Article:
The chemo-sensitivity of both parental OS cells and their SCs to MTX (Teva Pharma) was analyzed by using CCK-8 assay. The cells were seeded at 5 × 103/well into 96-well plate and cultured for 12 h in DMEM or RPMI 1640 growth medium containing 10% FBS (Gibco, Grand Island, NY, USA). Cells were then treated with MTX at different concentrations in 100 µL of basic DMEM/RPMI 1640 medium. The control wells also received equivalent volume of the media without MTX. After 24 h of incubation, 20 µL CCK-8 reagent was added to each well, and incubated for additional 4 h. Absorbance of each well was determined at 450 nm. The absorbance obtained were proportional to the number of viable cells. The experiments were repeated trice to confirm the reproducibility. Cytotoxicity was expressed as the percentage of cells surviving in relation to untreated cells. GraphPad Prism for Windows (version 5.00, GraphPad Software, San Diego, CA, USA) was employed to produce dose–response curves by performing nonlinear regression analysis of the cell viability data. The 50% inhibitory concentration (IC50) was determined by probit regression to evaluate the sensitivity of parental OS cells and their SCs to MTX. The mean IC50 values were calculated from measurements of independent experiments (n = 3).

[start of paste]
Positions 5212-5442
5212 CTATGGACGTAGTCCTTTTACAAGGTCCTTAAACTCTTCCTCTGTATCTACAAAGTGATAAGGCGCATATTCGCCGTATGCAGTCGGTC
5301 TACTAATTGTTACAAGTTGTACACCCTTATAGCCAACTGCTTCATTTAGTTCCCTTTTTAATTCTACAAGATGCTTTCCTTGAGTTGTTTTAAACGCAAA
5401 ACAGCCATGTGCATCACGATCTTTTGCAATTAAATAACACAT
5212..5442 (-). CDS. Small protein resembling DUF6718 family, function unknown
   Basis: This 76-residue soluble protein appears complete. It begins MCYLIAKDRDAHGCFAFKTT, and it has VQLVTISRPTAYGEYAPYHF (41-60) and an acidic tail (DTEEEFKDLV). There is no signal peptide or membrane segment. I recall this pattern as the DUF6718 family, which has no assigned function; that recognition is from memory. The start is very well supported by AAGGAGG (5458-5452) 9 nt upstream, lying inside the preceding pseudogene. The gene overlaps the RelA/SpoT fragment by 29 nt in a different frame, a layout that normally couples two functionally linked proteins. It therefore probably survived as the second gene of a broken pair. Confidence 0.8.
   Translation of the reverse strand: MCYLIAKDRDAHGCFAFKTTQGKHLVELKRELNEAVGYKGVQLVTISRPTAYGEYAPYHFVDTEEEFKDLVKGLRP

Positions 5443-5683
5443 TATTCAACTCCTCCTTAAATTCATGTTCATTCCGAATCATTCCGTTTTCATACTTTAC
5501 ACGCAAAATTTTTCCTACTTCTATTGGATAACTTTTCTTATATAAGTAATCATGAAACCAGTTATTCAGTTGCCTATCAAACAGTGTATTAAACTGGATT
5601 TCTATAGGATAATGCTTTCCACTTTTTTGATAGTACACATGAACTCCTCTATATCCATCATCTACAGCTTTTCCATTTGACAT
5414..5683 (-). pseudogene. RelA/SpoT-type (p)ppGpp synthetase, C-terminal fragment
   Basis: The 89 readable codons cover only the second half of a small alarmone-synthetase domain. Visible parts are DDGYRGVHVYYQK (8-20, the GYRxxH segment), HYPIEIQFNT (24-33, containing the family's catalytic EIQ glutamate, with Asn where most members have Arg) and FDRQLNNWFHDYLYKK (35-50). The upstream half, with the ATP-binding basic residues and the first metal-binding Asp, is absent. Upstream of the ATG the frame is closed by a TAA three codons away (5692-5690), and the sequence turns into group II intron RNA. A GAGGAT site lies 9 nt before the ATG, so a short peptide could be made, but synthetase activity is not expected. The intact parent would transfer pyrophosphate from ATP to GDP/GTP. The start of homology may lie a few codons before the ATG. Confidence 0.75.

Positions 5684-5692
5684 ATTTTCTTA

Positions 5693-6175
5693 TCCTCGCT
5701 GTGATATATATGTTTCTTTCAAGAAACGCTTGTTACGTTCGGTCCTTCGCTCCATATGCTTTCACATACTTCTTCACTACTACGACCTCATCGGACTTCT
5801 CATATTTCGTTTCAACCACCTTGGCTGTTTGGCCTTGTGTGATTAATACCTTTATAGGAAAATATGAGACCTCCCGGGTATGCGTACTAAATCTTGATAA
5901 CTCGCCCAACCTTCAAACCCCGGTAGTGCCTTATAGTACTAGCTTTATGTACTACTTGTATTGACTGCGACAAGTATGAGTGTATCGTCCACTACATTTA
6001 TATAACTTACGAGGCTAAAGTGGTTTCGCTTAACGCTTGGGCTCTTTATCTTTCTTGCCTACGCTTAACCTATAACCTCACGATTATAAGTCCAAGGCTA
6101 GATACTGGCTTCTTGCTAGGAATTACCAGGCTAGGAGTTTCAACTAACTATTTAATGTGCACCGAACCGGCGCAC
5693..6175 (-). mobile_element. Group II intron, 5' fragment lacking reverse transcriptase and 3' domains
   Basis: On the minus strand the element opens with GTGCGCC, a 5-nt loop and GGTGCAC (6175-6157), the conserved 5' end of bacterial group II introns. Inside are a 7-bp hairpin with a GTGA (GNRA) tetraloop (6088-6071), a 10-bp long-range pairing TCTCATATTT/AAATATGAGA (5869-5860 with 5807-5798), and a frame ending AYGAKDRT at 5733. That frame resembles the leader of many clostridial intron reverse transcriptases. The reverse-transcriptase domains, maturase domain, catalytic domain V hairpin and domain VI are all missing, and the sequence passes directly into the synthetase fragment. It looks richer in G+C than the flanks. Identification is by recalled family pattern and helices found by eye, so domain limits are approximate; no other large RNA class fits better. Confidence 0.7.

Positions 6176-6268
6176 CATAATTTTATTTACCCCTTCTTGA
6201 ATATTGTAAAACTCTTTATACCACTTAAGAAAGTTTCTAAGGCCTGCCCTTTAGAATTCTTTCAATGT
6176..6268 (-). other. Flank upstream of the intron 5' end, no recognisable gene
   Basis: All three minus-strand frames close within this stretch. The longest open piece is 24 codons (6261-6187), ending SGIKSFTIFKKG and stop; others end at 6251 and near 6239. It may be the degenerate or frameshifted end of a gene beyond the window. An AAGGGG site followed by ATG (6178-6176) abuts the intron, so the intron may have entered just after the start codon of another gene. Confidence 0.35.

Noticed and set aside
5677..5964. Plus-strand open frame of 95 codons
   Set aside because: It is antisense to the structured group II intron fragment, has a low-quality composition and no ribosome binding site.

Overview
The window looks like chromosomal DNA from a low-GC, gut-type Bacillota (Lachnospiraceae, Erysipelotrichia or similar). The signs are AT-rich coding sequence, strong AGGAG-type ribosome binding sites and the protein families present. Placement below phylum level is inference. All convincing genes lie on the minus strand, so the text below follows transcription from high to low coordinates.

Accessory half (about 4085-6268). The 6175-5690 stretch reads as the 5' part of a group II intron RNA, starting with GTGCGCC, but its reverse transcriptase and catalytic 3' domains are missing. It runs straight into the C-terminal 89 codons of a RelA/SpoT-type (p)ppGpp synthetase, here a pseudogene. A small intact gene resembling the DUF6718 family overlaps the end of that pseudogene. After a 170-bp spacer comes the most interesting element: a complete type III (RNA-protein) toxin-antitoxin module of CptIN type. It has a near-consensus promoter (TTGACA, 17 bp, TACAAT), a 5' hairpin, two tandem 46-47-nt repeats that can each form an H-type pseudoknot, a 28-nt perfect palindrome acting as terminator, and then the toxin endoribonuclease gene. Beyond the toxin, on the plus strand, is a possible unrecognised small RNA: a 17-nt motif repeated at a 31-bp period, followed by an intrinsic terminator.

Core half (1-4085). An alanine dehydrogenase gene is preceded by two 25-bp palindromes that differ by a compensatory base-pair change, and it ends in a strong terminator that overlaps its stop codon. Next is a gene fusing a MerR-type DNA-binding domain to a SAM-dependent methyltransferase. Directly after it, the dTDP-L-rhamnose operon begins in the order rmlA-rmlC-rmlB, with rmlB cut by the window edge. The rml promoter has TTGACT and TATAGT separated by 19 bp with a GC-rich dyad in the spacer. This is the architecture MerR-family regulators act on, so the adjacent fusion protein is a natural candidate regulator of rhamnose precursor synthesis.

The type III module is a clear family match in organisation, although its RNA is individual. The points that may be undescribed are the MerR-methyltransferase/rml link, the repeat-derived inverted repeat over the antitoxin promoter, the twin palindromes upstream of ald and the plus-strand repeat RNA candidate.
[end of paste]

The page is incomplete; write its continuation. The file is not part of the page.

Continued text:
Sample processing and metabolite extraction